Able Aerospace to expand facilities, add jobs at Phoenix-Mesa Gateway Airport

Aircraft service provider Able Aerospace Services is investing $9 million to expand its facilities at Phoenix-Mesa Gateway Airport in Mesa.

The new development will include a $5 million, 50,000-square-foot addition to the existing headquarters and $4 million in new technology and equipment.

“This expansion will add another 100 jobs onto what they currently do here and allows them to expand,” said Ryan Smith, director of communications and government relations for Gateway Airport. “That allows them to add a new product line to what they currently offer.”

Able, a Component Repair and Overhaul (CRO) provider, receives aircraft parts from customers and repairs or refurbishes them to either return or sell. According to Able, the expansion will prepare the facility to service more complex components from newer aircraft, including more modern helicopters and small, private jets.

“We’ve grown significantly in the last two years — probably about 30 to 40 percent — and are coming to a point where we need to continue to invest in new products,” said Gabe Massey, general manager at Able. “The market’s doing well, our business is doing well, our business is growing, so we needed the space.”

Timeliness was a main criterion in choosing where to expand, and Gateway Airport made that decision easy, Massey said.

“The airport recognized that and pretty much accelerated everything for us and helped the schedule,” he said.

In 2013, Able struck a deal with Gateway Airport and the city of Mesa to form a “unique partnership” in which the airport and the city financed Able’s workspace and leased it back to the company, Smith said.

“Able is really kind of our homegrown, perfect success story,” Smith said. “It was a public-private partnership, and what it allowed Able to do was invest those dollars into equipment.”

Since 2013, Able’s workforce has grown by at least 200 employees to include more than 450 mechanics, engineers, customer service and sales specialists. Its footprint has also expanded with the addition of a new mezzanine space, a new paint facility and the build-out of hangar space that is home to the Able Maintenance Center, according to Able.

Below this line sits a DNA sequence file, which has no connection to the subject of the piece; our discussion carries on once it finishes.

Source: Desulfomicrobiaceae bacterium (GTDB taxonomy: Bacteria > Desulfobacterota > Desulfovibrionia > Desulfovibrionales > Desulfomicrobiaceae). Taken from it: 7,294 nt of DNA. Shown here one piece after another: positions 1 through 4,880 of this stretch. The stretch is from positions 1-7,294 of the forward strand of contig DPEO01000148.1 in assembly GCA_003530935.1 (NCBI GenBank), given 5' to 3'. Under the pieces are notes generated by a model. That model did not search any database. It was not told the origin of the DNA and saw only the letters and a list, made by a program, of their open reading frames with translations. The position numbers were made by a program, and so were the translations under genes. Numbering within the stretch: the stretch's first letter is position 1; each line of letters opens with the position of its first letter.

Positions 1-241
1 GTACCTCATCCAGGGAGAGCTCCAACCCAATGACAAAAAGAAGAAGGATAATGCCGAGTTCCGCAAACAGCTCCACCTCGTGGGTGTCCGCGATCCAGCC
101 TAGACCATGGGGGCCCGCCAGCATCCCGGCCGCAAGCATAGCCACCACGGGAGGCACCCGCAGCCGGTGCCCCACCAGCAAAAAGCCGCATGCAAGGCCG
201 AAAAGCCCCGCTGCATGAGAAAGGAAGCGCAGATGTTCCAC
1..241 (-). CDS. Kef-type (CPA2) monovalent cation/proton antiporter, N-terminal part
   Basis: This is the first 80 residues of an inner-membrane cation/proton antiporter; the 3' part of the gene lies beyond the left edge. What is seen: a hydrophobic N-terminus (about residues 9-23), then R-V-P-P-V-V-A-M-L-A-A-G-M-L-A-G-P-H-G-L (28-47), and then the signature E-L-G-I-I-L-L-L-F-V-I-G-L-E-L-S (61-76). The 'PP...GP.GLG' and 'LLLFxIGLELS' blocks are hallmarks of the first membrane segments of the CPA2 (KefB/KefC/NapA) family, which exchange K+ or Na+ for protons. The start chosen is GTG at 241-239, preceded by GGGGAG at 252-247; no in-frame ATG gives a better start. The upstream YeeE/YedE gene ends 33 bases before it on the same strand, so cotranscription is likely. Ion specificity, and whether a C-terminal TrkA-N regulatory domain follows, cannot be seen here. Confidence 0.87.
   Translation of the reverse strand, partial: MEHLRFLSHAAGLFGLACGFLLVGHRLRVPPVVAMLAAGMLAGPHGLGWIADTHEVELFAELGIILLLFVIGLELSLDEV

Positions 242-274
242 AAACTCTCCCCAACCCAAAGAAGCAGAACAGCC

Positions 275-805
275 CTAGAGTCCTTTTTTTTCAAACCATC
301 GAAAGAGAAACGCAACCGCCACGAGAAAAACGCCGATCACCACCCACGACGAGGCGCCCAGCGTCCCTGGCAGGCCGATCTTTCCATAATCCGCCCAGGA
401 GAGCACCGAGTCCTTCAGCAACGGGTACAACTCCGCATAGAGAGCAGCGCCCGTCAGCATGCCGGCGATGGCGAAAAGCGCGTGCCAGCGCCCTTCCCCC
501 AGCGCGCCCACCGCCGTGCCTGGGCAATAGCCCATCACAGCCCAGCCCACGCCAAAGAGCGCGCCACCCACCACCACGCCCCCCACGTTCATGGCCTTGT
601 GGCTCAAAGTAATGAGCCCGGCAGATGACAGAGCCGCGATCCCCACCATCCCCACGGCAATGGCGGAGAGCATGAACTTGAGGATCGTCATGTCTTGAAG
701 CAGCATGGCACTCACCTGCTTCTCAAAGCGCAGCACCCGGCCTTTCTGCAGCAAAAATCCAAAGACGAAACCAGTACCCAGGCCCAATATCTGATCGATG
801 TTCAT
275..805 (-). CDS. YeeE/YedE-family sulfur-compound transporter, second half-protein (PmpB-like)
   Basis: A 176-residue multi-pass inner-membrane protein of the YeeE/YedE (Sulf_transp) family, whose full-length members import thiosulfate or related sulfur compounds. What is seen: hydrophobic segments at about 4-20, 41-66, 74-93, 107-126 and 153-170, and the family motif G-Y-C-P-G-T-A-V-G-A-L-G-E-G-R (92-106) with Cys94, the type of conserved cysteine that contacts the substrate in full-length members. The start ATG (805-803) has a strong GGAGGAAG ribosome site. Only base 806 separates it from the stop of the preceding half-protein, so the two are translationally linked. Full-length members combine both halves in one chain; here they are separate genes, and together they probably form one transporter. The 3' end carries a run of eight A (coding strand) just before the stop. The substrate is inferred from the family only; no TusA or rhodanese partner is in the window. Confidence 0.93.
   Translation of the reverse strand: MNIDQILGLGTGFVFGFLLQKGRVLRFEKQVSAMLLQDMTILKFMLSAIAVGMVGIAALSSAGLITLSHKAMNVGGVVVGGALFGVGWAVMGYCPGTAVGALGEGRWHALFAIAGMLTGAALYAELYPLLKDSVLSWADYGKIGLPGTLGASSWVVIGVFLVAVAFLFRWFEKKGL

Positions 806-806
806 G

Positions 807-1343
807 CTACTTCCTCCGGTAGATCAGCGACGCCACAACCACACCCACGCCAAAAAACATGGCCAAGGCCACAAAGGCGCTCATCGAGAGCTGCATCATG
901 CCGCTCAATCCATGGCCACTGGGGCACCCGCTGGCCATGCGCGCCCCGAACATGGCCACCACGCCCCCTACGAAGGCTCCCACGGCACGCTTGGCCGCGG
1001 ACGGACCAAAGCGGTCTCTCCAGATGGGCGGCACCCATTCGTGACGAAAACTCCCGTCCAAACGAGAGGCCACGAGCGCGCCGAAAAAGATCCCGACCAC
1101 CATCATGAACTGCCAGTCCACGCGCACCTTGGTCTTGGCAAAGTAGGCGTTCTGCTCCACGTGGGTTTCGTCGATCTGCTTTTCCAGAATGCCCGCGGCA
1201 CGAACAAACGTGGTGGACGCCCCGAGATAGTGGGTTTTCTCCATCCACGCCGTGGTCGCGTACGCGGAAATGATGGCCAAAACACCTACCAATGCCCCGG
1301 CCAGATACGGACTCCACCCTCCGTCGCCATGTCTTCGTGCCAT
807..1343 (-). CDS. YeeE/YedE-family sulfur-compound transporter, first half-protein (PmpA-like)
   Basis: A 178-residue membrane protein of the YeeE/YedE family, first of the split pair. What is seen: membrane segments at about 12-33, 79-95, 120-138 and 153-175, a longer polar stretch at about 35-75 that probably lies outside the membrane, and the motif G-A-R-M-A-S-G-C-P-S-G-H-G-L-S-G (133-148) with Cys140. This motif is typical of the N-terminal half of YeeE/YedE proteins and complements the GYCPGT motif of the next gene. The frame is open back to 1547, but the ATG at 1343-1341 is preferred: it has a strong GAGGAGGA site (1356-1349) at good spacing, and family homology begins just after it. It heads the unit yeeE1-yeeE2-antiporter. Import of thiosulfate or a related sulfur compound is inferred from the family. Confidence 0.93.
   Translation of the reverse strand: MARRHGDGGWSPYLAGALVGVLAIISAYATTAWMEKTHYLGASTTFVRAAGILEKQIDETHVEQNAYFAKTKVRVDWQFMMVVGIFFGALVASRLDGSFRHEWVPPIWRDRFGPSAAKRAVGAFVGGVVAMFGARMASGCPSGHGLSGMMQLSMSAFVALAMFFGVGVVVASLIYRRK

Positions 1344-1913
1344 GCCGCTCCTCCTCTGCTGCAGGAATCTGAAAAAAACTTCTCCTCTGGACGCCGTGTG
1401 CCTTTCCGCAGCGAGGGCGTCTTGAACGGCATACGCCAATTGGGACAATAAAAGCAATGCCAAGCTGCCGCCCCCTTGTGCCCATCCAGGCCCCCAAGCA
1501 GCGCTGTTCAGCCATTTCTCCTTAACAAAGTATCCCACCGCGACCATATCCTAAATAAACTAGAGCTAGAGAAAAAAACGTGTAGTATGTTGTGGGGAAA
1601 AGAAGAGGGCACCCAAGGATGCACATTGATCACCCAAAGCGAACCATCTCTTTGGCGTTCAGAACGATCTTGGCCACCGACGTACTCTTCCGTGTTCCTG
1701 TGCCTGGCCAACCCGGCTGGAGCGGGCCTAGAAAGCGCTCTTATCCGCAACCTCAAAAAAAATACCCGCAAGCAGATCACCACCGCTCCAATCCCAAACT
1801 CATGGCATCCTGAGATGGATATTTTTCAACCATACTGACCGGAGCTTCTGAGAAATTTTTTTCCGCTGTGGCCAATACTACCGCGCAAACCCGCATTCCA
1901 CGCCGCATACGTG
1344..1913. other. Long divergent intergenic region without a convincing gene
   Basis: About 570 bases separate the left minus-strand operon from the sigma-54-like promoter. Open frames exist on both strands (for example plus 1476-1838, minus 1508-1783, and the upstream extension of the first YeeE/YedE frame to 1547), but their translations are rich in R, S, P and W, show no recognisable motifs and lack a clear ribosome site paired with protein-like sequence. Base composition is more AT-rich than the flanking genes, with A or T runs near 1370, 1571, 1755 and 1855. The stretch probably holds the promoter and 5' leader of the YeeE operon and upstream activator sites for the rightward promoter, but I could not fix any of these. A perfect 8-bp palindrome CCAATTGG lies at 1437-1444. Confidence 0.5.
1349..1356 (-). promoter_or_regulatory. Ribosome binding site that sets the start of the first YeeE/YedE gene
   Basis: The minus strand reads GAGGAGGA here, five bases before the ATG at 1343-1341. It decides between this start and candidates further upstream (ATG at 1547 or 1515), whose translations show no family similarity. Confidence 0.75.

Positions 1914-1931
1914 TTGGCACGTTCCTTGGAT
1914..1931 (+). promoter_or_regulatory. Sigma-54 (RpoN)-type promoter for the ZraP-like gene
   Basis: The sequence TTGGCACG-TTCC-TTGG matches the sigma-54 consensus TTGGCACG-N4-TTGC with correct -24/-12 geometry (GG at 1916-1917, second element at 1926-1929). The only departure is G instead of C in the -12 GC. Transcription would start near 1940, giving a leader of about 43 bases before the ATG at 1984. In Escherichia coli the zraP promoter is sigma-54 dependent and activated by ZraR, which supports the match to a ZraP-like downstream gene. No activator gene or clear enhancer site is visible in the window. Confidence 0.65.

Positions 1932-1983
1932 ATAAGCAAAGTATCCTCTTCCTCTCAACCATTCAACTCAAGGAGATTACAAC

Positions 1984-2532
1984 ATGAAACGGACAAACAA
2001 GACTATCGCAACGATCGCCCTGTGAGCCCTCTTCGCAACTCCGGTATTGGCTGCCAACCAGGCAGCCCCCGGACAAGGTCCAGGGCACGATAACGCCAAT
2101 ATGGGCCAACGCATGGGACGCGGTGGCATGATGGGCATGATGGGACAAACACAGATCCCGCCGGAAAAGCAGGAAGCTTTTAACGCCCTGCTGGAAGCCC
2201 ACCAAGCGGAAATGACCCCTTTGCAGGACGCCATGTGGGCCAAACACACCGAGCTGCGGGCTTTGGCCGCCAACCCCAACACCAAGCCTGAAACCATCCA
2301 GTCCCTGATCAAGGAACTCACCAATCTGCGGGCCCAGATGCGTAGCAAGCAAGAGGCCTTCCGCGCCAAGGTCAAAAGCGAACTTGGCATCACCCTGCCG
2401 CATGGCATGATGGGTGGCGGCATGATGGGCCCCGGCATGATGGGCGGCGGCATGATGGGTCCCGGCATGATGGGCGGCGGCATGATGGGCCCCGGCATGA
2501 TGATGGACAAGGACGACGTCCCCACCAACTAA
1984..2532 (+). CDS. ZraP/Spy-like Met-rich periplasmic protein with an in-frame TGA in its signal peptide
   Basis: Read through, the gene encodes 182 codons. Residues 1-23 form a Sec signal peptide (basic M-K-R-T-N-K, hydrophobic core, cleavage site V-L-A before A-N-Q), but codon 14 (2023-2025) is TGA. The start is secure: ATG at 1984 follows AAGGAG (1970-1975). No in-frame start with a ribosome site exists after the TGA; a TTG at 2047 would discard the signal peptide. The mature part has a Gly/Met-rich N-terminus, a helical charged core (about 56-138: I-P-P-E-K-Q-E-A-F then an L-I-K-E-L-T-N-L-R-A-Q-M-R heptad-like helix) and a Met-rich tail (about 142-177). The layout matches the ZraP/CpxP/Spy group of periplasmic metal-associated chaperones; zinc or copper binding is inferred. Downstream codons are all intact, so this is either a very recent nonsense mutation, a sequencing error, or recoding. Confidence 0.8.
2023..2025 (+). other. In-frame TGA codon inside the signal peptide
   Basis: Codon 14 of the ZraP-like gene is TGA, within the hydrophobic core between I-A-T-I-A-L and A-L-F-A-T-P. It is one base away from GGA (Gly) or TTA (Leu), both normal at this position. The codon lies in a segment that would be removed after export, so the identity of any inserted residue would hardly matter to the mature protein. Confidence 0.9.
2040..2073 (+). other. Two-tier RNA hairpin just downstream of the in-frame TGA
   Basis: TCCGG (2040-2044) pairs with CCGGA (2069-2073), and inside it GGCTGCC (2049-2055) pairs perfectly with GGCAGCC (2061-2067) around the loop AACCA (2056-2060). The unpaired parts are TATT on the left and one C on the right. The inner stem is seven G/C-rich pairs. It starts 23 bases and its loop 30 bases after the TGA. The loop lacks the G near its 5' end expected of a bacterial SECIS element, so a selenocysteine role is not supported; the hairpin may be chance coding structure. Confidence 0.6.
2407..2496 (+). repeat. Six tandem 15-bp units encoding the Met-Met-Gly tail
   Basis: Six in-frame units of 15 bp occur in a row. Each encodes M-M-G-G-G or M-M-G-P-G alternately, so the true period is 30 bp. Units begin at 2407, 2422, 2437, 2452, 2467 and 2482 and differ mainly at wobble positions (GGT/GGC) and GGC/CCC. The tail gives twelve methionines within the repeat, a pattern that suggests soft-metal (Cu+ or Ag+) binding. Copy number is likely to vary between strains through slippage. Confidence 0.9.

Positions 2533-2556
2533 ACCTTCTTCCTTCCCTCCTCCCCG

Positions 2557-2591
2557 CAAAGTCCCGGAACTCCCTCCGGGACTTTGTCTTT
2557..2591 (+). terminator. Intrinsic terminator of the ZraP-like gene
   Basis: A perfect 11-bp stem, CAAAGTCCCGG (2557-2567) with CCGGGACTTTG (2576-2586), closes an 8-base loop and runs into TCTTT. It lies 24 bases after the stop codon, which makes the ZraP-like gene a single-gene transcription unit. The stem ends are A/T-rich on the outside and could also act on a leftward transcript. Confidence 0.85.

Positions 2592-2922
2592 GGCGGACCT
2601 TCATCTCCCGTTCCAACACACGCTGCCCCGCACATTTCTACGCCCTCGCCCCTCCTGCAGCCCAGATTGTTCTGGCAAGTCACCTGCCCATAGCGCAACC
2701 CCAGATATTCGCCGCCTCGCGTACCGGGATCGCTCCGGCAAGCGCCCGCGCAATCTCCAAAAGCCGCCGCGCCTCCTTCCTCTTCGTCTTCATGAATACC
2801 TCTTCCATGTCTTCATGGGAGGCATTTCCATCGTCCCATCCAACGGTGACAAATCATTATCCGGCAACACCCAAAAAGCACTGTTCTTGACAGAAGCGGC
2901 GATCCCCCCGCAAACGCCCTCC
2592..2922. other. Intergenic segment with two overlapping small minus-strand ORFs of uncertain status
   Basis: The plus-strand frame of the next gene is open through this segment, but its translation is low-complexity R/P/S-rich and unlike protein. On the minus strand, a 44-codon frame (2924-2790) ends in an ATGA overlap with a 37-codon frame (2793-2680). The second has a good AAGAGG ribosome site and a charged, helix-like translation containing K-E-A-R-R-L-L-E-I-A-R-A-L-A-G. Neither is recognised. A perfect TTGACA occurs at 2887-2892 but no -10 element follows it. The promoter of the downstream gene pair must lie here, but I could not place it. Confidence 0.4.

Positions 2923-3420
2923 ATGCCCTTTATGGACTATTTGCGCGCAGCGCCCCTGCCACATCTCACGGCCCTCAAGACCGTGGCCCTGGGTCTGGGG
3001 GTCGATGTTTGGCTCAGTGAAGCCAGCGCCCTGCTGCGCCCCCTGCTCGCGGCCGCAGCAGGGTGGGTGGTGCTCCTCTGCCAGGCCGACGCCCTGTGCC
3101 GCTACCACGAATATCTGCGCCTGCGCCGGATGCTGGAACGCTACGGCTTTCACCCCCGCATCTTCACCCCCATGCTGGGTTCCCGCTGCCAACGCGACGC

The city of Mesa is “proud” that Able Aerospace Services has chosen to expand further, said Mayor John Giles in a press release.

“They are an exceptional business leader in aerospace maintenance, repair and overhaul for both military and civilian aircraft,” Giles said in the release. “It has been exciting to watch Able’s number of high-quality jobs grow since moving to the Gateway area in 2013, and we are thrilled to welcome up to 100 more with this expansion.”

Massey said Able’s partnership with Gateway Airport for the past five years has “only been positive.”

“Every time we need some help or we need feedback or we want to do something to the facility, their approach has always been collaborative, always been in the best interest of our business,” Massey said.

Able has a significant impact on the airport’s revenue, Smith said.

“Our airport’s a unique set-up in that we view ourselves as a really large economic development project that just happens to have an airport,” Smith said. “[Able] is a big part of who we are. Obviously, any time Able receives or sends a shipment by air, that’s added cargo traffic that we certainly appreciate, that we love.”

But the airport isn’t the only one benefiting from Able’s growth in Arizona, Smith said.

“Their impact for us are the employees that come to work every day and stay in the area, spend their money in the restaurants and other services around here,” Smith said. “That’s really what their positive impact for us is.”

Massey said there are several factors that make Arizona the right place for Able, especially the “very friendly” regulatory environment. Able often works with hazardous materials, and the agencies that oversee environmental health and safety “have been extremely easy to work with,” he said.

“It’s a great location for talent, great location for partnerships with schools,” Massey said. “We have really good relationships with all of the technical schools in the Valley, and we know there’s a long-term future of talent.”

When hiring from outside the state, it’s easy to convince people to make the move to Arizona, he said.

“It’s an attractive place to live, so people want to come here and enjoy the environment and the weather,” he said. “The housing and the community around the area is offering really good community and schools for our employees, so people enjoy living in this area.”

Textron Aviation Inc., a multibillion-dollar, multinational aviation conglomerate headquartered in Rhode Island, acquired Able Aerospace Services in 2015.

“Able’s world-class support aligns with our mission to provide customers with the resources needed to thrive and succeed as aircraft operators,” said Kriya Shortt, senior vice president of customer service at Textron Aviation. “With this expansion, the Able team will broaden its service offerings even further, truly making it the CRO provider of choice in the aviation industry.”

Able’s Mesa location delivers “more than 10,000 FAA-approved component repair, overhaul, parts and aircraft completion solutions for civilian and military, fixed- and rotor-wing operators in more than 60 countries,” according to the press release.

“They really could locate anywhere in the world that they wanted to,” Smith said. “They’ve purposefully chosen Arizona, they’ve purposefully chosen Mesa, because of the proximity to skilled labor, the opportunities they have to grow, the partnerships that they have with the city of Mesa and with the airport. They view themselves as part of the team, and we do the same.”

Construction of the new facility began in December and move-in is scheduled for summer 2019.

Graham Bosch

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